I was always slow, so the pressure was on Mick and me. 2000 AD paced me, they knew how quickly I could do something. They would schedule ahead to get my stories in.
Dave Gibbons inked you on several episodes...
That’s right! I must have been really up against it for time, then. Dave inked one of the Tweak episodes.
Euro artists got £53 a page on early progs, but British artists only got £49…
That needs to be told! We never felt good about the management, at all. We always felt they thought of us as chattels, slaves. We were some sort of humanity on a level beneath them. We didn’t even know their names. If you tried to contact them, you were fobbed off by secretaries.
Where did the pen name of Bollo come from? It appears on some of your early 2000 AD covers...
I called myself Bollo on a few occasions, I think it was a hangover of fans days. Dave Gibbons was Gibbo, I was Bollo…
Do you have a favourite episode of your work on Cursed Earth?
The Mt Rushmore double spread – that was a good one, wasn’t it. The first episode of Dredd I ever did had a double-page spread. I always hated a dps, because I was used to doing little boxes from Powerman. I remember I was at somebody’s house with Nick and Mike Lake. Mike was coaching me on how to fill a dps, because he was a big Jack Kirby fan. It might have been Land Race.
The Jolly Green Giant – that was a rushed one. I quite enjoyed that one. There are certain pages that worked well, but they’re dotted around the place – they’re not all in the same story.
There was a toy tie-in – the Killdozer, it was a real story. They gave us this toy to draw it into the story. The script said I had to draw the Killdozer driving up the face of Mt Rushmore. There was no way this thing manage it, but I just drew what I was asked to do. It was going pretty much vertically. It didn’t look very convincing to me, but there you go!
I was always able to detach myself from the story and just concentrate on the technical aspects. So, there are certain pages where there are fewer errors, those are always my favourites, but they are scattered all over.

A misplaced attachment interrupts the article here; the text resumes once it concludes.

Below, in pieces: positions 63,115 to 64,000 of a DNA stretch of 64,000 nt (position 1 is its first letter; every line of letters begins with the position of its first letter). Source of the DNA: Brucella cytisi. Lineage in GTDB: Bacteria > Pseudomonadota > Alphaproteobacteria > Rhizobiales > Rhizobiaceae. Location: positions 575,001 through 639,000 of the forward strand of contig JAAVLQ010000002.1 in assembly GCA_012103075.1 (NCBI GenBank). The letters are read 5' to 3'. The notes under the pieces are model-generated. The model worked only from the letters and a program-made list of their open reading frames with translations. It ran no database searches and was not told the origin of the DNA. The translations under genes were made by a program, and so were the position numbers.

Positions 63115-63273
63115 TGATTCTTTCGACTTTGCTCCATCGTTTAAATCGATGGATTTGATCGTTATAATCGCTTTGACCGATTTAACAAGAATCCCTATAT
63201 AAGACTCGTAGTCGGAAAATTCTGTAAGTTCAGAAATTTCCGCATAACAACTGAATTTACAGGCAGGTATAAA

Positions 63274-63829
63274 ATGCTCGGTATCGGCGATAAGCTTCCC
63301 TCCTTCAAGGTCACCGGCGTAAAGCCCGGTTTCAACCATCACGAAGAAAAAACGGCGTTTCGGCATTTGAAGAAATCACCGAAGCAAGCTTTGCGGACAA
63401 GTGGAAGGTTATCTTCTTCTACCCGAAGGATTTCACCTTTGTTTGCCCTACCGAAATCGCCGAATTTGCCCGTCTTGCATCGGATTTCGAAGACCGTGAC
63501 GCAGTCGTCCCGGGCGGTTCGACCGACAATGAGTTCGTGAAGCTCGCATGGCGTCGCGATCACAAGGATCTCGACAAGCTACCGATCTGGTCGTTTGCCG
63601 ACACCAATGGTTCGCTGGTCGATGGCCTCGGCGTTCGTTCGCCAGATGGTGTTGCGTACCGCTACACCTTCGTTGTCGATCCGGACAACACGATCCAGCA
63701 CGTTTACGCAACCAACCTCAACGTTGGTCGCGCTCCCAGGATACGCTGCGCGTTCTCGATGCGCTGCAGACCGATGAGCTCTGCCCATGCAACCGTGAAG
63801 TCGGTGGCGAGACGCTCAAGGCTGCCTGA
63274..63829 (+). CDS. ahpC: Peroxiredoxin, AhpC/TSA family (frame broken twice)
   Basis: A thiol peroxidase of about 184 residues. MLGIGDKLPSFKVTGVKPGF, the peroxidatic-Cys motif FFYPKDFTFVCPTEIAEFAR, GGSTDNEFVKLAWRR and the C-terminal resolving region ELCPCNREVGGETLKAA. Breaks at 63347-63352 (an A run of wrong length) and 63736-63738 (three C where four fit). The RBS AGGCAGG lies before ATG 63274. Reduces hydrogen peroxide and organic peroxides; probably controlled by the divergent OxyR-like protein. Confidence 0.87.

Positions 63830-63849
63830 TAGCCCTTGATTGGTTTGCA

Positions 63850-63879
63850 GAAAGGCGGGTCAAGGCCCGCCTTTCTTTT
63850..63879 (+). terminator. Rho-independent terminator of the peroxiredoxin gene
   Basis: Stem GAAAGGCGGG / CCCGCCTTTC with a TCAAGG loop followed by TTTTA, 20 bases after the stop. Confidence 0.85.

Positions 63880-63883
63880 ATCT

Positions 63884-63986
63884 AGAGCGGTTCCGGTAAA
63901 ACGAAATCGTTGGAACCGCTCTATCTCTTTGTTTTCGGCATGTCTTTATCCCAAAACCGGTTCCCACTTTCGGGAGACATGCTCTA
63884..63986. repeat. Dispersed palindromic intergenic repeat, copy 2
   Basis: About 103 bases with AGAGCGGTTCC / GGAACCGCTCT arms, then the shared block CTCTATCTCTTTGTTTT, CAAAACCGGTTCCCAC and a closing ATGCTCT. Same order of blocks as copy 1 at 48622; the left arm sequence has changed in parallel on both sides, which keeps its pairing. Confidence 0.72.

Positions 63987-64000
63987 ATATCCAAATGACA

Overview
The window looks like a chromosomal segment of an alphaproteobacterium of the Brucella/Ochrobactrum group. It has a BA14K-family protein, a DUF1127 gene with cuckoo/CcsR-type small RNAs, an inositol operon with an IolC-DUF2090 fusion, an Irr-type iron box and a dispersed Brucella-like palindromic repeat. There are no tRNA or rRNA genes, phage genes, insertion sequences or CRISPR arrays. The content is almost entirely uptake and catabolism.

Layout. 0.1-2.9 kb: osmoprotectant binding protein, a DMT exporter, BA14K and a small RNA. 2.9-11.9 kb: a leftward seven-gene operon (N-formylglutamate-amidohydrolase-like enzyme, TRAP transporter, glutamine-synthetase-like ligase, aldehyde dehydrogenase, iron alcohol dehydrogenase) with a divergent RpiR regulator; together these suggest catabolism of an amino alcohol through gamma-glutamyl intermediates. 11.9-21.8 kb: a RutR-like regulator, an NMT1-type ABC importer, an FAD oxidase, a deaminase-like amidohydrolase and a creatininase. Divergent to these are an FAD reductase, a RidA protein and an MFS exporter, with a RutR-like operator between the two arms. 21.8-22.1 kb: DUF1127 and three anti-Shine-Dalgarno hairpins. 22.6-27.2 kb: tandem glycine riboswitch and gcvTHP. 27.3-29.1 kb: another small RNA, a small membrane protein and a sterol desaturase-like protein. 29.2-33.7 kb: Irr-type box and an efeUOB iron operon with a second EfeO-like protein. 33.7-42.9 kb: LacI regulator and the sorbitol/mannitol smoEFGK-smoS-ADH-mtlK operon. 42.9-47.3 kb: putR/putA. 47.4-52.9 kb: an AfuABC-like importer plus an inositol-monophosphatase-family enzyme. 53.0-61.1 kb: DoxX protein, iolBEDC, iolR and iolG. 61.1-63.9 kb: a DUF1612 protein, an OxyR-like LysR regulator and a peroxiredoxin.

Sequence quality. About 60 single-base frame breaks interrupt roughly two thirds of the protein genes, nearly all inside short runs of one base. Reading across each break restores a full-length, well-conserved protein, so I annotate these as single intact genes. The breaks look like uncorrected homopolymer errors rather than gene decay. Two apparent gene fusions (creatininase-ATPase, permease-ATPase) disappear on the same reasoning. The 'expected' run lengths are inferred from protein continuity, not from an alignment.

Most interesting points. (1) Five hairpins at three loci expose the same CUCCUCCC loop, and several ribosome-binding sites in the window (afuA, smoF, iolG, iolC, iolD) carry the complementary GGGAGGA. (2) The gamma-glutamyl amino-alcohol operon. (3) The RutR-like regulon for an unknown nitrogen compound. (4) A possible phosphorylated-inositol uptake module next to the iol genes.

Apparently the JGG can never be reprinted, but it is available on websites. People know they can’t control it. I don’t think anyone’s reprinted the whole story, in print or on the internet.
A generation of artists rose to prominence in the early issues of 2000…
I guess we were that comic fan generation. American comics came into this country in 1959 and that kicked me off on American comics. I suppose that applies to the whole generation of people like me, Dave Gibbons… I always acknowledged the fact I was an American comic book artist trying to work in a different medium. At the time I don’t think 2000 looked like an American comic, particularly.
You only drew a few episodes of the Judge Cal saga – why? Burnt out?
I don’t think I was burnt out. You feel more comfortable that you won’t lose your job if you get a night’s sleep. I was more and more taking advantage of being given extra time to do my work. I timed myself once and it took me 12 hours to ink a page. I’ve never been able to estimate how long it will take to draw things.
On the Cursed Earth I came across the idea that if I had a single figure to draw in one panel and a crowd scene in another, I would make the crowd scene a small panel and the single figure a big panel.
You only ever seemed to drew Dredd for 2000 AD – why?
I did draw the Walter the Wobot as another entity, because it was comedy. 2000 AD always was eclectic. I mean, it stole things from everywhere. If there was a good idea on the go, 2000 AD would give it a fresh spin. It took things we recognised in our culture and put them in a slightly different context. I don’t think I’ve ever found anything with the mix of black humour like 2000 AD. It’s sad, really…
The brief advent of web offset printing…
I had to suddenly learn how to paint. I suddenly how to buy myself pots of inks and learn how to apply colour. I only ever drew one story in colour.[Alien Zoo in an annual.] I found it such hard work! My colour sense wasn’t very good then. I can just about compose colours in a single image to make them look balanced, but I’ve very rarely drawn colour in an entire comic strip page and balanced them all. It’s clever for people who can do it.